By Tara Sophia Mohr — Tiny Buddha
Loving people means believing in their potential.
Love means treating people with kindness and gentleness.
Loving the people in your life means celebrating their successes and cheering them on.
But I also grew up with some stories about love that I came to see weren’t so helpful. Those ideas about love bred problems in my relationships.
One of those stories was: Loving someone means always being available to them. (Turns out, it’s not true, and living as if it is breeds resentment.)
Another was: Loving someone means always having space for what they want to talk to you about. (Turns out, not true either!)
Another myth about love: If you love someone, you do what they are asking you to do, out of love, even if it feels difficult. (I can tell you, that doesn’t work so well.)
I’ve developed my own guidelines for loving the people in my life, guidelines that express how I want to relate to the people around me.
They likely can’t see it and they don’t know its immensity, but you can see it, and you can illuminate it for them.
2. Be authentic, and give others the gift of the real you and a real relationship.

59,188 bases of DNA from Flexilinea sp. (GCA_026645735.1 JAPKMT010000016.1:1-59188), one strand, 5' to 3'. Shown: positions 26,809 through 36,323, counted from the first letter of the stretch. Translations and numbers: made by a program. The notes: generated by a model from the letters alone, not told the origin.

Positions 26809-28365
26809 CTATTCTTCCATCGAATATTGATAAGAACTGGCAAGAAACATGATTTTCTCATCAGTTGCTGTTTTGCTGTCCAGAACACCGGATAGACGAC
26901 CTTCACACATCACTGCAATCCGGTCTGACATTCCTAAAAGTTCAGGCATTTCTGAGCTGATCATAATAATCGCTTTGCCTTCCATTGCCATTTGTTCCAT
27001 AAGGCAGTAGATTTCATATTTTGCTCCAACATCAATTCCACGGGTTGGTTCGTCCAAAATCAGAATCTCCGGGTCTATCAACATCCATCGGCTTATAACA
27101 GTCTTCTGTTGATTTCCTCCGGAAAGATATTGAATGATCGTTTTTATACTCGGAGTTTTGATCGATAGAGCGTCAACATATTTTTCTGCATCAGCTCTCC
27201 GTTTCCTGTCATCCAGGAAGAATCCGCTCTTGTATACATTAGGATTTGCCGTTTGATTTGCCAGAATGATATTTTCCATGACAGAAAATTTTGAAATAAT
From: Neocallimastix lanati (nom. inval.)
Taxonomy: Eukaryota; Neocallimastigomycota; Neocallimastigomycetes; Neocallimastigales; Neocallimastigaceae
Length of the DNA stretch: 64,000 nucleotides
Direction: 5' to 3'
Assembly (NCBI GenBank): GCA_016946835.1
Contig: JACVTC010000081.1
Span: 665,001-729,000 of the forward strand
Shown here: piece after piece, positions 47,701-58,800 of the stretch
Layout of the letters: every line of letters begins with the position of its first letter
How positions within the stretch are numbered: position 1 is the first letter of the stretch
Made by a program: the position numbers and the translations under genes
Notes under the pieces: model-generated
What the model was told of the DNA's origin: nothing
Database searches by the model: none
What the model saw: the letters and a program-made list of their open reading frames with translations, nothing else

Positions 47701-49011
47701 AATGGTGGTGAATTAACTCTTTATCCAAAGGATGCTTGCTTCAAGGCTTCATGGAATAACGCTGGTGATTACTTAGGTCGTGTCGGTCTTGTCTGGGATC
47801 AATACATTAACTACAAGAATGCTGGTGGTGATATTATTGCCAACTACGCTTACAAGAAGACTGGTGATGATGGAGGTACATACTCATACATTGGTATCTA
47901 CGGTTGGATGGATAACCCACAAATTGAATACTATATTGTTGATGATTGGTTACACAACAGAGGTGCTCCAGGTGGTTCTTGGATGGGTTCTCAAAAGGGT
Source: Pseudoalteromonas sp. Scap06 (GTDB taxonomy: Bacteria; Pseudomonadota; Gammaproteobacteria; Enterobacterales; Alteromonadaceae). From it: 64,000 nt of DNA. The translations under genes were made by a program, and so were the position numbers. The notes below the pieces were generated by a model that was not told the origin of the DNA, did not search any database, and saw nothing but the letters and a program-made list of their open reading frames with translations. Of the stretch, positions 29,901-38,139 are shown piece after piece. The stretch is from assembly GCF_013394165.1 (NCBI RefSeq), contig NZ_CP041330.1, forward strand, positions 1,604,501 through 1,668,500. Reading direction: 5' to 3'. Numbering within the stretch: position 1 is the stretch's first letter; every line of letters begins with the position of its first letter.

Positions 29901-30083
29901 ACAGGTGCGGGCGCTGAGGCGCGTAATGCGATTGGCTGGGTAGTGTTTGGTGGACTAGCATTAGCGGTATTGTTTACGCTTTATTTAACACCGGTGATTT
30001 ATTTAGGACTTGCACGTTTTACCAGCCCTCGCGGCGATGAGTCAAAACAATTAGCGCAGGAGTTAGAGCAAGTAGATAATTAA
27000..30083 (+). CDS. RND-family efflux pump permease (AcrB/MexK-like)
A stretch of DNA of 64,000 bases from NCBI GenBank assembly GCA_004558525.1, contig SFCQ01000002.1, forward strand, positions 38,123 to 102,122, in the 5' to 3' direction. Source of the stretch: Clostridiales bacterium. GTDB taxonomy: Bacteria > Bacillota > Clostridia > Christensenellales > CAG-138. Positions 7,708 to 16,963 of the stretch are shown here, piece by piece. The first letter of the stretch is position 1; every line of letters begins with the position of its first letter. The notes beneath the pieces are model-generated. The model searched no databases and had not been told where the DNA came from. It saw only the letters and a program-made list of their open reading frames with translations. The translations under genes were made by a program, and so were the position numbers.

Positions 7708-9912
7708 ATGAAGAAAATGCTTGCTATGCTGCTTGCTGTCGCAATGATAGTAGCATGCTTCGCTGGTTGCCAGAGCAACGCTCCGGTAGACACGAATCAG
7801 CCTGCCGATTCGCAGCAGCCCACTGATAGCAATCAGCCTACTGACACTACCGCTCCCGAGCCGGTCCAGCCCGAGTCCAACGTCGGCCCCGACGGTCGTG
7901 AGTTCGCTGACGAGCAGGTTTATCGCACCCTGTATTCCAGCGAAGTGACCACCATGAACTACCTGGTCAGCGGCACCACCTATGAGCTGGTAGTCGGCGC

Ask your real questions. Share your real beliefs. Go for your real dreams. Tell your truth.
3. Don’t confuse “authenticity” with sharing every complaint, resentment, or petty reaction in the name of “being yourself.”
Meditate, write, or do yoga to work through anxiety, resentment, and stress on your own so you don’t hand off those negative moods to everyone around you. Sure, share sadness, honest dilemmas, and fears, but be mindful; don’t pollute.
Don’t listen to determine if you agree or disagree. Listen to get to know what is true for the person in front of you. Get to know an inner landscape that is different from your own, and enjoy the journey. Remember that if, in any conversation, nothing piqued your curiosity and nothing surprised you, you weren’t really listening.
5. Don’t waste your time or energy thinking about how they need to be different.
Really. Chuck that whole thing. Their habits are their habits. Their personalities are their personalities. Let them be, and work on what you want to change about you—not what you think would be good to change about them.
6. Remember that you don’t have to understand their choices to respect or accept them. Read more